The only contact we’d have with the folks back home was a postcard here and there, and sometimes maybe one long distance phone call just to let everyone know we’d arrived safely or something. There were no Facebook updates, Instagram photos or Twitter hashtags - people back home simply had to wait for the in-person update when we got back home at the end of the trip.
The payoff for this was that while traveling, we were fully immersed in the moment, conscious of the experiences we were having and the people we were having them with.
And that’s just what we did, my boys and I.
Alex and Simon and I left our devices at home when we headed out the door to the airport at 3:30 a.m. last Friday morning, and I’m grateful that we did so.
I should preface my praises for disconnecting with an admission that I had some pretty significant anxiety the first 48 hours without my smartphone.
For starters, feeling for that little key to the world in my pocket at all times has become almost a subconscious habit. I literally would reach for my iPhone multiple times a day: While standing in line at the airport, while waiting for the hotel shuttle bus to arrive at the airport, and at many other times once at the resort, just to check email, texts or update my Instagram feed. It was a surprise to me every time at first that the phone wasn't there!
Another thing I missed was the ability to look things up in a flash:
- Does the Delfinaro in Varadero violate animal rights? (maybe)
- When was the “Special Period”? (1990-2005-ish)
- How far is it from our Casa Particular to the Malecon (about a block, as it turned out!)
With the exception of the latter fact, which we were able to find out fairly quickly by looking at one of the maps in our Lonely Planet Cuba Guide and by simply walking around after checking in with our Casa owner, all my “need to know” questions had to wait until I could find someone to engage with who spoke enough English and knew more about Cuba than where the nearest bar was at the all-inclusive resort. Or wait until our return to Canada and the relatively fast, free wifi we enjoy here.
Being without my phone also meant having relatively little idea of what time it was, most of the time. Our resort lobby had a clock, as did the living room in the Havana Casa Particular where we spent a night, but other than that, we basically had to gauge what time it was by estimating the passage of time since our last confirmation, or checking -- in the morning and early evening -- by how bright it was outside.
That was a bit of a strange feeling at first, since I am so used to living by the clock (10-o-clock meeting, 2 p.m. deadline, 6 p.m. dinner, “family time” 7:30 - 8:15, kids’ tuck-in at 9, and so on).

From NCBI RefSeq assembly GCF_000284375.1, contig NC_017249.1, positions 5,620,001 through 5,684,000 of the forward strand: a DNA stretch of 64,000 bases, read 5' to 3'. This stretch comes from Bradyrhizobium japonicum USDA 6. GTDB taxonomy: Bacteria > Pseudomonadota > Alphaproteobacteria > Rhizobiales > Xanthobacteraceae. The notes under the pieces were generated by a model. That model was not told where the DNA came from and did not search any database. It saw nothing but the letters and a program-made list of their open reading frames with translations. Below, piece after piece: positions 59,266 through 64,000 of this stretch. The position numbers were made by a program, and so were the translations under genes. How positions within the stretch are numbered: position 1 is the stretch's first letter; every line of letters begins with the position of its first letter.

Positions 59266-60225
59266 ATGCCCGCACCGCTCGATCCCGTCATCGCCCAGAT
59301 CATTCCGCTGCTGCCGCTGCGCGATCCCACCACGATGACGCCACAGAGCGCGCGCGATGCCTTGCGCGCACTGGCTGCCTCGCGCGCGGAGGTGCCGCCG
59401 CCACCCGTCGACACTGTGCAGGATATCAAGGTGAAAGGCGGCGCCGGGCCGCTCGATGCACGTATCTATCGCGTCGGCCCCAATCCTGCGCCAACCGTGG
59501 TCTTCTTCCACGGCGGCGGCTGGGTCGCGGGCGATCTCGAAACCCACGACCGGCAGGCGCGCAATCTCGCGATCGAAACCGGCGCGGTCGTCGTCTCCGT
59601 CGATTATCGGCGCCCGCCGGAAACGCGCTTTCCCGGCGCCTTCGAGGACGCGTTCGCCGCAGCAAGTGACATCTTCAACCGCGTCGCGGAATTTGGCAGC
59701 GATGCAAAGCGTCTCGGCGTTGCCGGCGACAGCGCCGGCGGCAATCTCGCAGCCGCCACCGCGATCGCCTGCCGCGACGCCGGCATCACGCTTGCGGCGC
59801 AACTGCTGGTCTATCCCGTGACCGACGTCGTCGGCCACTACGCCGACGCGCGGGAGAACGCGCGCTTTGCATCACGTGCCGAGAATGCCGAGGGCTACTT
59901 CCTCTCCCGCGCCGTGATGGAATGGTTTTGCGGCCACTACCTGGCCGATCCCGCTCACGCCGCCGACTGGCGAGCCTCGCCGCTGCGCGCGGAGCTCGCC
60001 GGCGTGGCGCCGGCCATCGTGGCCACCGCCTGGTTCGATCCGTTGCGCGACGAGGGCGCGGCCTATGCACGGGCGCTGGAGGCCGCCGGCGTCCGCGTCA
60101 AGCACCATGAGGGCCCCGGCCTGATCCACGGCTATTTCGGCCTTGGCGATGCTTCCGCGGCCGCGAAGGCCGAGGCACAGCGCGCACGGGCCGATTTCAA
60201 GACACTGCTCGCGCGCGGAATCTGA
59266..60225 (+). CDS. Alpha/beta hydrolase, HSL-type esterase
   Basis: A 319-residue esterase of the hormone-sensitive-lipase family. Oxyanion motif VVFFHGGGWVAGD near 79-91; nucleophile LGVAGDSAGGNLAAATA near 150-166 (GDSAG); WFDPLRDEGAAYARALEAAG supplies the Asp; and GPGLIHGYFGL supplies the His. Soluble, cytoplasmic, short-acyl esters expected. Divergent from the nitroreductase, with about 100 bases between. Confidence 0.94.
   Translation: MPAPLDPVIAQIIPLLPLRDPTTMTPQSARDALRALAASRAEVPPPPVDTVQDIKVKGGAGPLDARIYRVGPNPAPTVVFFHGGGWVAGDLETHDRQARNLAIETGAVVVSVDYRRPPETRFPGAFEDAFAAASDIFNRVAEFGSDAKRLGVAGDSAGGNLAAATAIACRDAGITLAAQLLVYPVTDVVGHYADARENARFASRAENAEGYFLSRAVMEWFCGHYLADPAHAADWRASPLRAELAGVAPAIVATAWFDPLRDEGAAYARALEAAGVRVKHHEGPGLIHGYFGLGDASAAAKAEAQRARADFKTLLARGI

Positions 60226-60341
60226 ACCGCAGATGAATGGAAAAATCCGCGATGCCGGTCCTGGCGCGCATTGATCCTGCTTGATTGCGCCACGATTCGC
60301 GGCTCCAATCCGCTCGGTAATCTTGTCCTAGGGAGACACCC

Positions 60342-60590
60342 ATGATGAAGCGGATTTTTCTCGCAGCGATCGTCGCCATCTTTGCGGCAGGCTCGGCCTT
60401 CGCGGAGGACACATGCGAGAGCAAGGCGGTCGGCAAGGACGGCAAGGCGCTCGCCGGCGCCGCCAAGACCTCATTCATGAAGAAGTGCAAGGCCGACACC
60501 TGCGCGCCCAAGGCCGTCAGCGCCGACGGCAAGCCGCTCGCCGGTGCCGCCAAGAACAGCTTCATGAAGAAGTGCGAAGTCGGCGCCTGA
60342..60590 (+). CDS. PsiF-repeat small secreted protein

But it didn’t take long to let go of the stringent schedule, and just respond to our mental and physical sense of what we “should” be doing at different points throughout the day.
Being free from daily reminders of all the lunacy going on in the world due to limited access to news of the latest racism, homophobia and misogyny in governments nearby was a welcome break.
After the initial awkwardness of feeling like we had to constantly know what time it was and whether anyone had texted us or updated their Youtube or Instagram feeds in the past three minutes, things started to get a whole lot better.
Cards were big, too: On the bus to Havana, in the brief moments we spent in our hotel room during transitions, and under the shade of our beach umbrella, the boys played everything from 21 to Crazy 8s to President, and I was obliged to join them.
We played more cards this week than in the past 12 months!
Nopes, not having the temptation of my digital device at my fingertips for a week meant I had the freedom to just stare out at the ocean and enjoy the view for a full ten minutes, or an hour, or all day, as I basically did at least once during our time in Varadero. It also meant that I would often glance up from my book, rather than being sucked in by the endless labyrinth that a screen and internet access provides, and enjoy magical moments that my 12-year-old twins were sharing with one another in the ocean, on the beach, doing card tricks, or engrossed in a good book together.
One facet of leaving my phone at home that had made me particularly nervous was the absence of a camera. But once on vacation, the boys and I quickly adopted the habit of capturing moments in our memories by pausing and holding our hands up to our face and making a “click” sound whenever something especially wondrous caught our eye.
We also spent some time each day completing the travel journals I had prepared for them ahead of time, though truth be told, Alex and I were considerably more enthusiastic about and committed to this little project than Simon was.
I am hoping to blog my own travel journal notes when I have some time over the coming week, so that the wonderful memories don’t fade too far into the mental abyss -- while more comprehensive than photos, memories do tend to have a far shorter lifespan than digital images!
All in all, I am in favour of such regular unpluggings, and am thinking of practical ways to make purposeful internet and social media breaks a part of our family’s regular routine.